Algebra Calculators

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Programmers and Teachers:

# Simplify Calculator

Get unlimited calculations here.

## Lesson on Simplification of Fractions and Expressions

#### Lesson Contents

### How to Simplify a Fraction

**A fraction is in its simplest form when the numerator and denominator are the smallest whole numbers possible.** To reach this form, we utilize the greatest common factor of the numerator and denominator.

For example, let’s convert the fraction * ^{36}⁄_{3}* to its simplest form.

1. Listing out all factors of the numerator, we get (36)(1) = 36, (18)(2) = 36, (12)(3) = 36, (9)(4) = 36, and (6)(6) = 36.

2. Listing out all factors of the denominator, we get (3)(1) = 3.

3. The greatest common factor is 3, which we will divide the numerator and denominator by. 36 ÷ 3 = 12 and 3 ÷ 3 = 1. The fraction becomes

^{12}⁄

_{1}which further simplifies to 12.

4.

**The simplest form of**

^{36}⁄_{3}is 12.### How to Simplify an Expression

**An expression is in its simplest form when it is easiest to work with.** There are a few basic rules we follow to make an expression simple and easy to work with:

1. Combine like terms.

2. Expand or multiply out any factored polynomials.

3. Simplify any fractions and multiply them out to whole numbers when possible.

For example, let’s convert the expression *(x+3)(x+1) + ^{8}⁄_{2}* to its simplest form.

1. First, let’s expand the factored polynomial (x+3)(x+1). Doing so, we end up with x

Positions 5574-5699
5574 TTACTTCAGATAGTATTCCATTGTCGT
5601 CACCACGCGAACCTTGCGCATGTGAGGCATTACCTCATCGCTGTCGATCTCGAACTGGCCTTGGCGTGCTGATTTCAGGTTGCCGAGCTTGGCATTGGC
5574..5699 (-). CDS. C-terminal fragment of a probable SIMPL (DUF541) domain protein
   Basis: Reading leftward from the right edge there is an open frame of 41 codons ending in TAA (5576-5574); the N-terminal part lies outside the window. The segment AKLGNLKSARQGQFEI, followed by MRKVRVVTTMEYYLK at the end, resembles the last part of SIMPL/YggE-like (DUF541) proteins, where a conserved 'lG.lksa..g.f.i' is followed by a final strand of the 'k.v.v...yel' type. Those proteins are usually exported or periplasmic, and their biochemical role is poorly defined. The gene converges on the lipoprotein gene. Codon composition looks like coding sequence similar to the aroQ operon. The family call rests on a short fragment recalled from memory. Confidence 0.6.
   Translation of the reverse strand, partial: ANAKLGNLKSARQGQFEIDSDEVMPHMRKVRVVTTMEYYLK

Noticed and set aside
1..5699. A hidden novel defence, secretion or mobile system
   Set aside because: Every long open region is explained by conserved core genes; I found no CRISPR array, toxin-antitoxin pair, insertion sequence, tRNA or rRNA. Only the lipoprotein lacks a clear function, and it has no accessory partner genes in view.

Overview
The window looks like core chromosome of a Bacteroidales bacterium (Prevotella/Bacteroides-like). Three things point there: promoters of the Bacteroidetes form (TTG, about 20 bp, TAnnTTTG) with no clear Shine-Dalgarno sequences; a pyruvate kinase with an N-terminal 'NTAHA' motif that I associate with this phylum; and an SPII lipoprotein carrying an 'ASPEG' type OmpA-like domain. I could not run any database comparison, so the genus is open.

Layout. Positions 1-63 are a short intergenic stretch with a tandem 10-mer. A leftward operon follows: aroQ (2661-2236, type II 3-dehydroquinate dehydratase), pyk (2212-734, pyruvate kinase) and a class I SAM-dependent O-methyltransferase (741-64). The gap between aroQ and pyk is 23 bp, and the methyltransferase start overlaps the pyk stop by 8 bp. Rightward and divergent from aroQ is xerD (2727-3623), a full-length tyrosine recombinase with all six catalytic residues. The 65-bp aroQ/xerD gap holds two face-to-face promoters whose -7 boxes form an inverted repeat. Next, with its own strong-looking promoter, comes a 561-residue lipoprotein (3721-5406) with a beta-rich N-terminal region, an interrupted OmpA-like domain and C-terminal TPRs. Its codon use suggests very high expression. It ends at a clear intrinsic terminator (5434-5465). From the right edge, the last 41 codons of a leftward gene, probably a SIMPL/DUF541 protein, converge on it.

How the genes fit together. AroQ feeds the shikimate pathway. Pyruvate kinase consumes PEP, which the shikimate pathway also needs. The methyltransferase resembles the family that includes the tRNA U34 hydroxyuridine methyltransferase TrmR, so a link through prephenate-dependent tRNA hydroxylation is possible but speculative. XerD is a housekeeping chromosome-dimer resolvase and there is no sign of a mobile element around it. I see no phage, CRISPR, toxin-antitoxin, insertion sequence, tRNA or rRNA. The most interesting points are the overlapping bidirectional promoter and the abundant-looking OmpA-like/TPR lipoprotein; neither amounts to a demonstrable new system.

^{2}+ 4x + 3.

2. The other term in the expression is a fraction, which we simplify to the whole number 4.

3. We now have the expression x

^{2}+ 4x + 3 + 4. We can combine the like terms 3 and 4, which results in 7.

4.

**The simplest form of the expression is x**

^{2}+ 4x + 7.## How the Calculator Works

The simplify calculator on this page is written in the programming language *JavaScript* (JS) which runs entirely inside your device’s internet browser. Because there is no communication with the server required for your calculations, you get your solution nearly instantly.

The simplification process is powered by a computer algebra system (CAS) that acts on similar rules and steps of simplification that people do when performing classic paper and pencil algebra.

When the “calculate” button is pressed, the inputted fraction or expression is filtered and fed to the CAS. Once it is simplified by the CAS, it is converted to LaTeX (a math formatting/rendering language) and then rendered on the page as the final expression. If any error occurs during calculations, an error notice is displayed instead of a solution.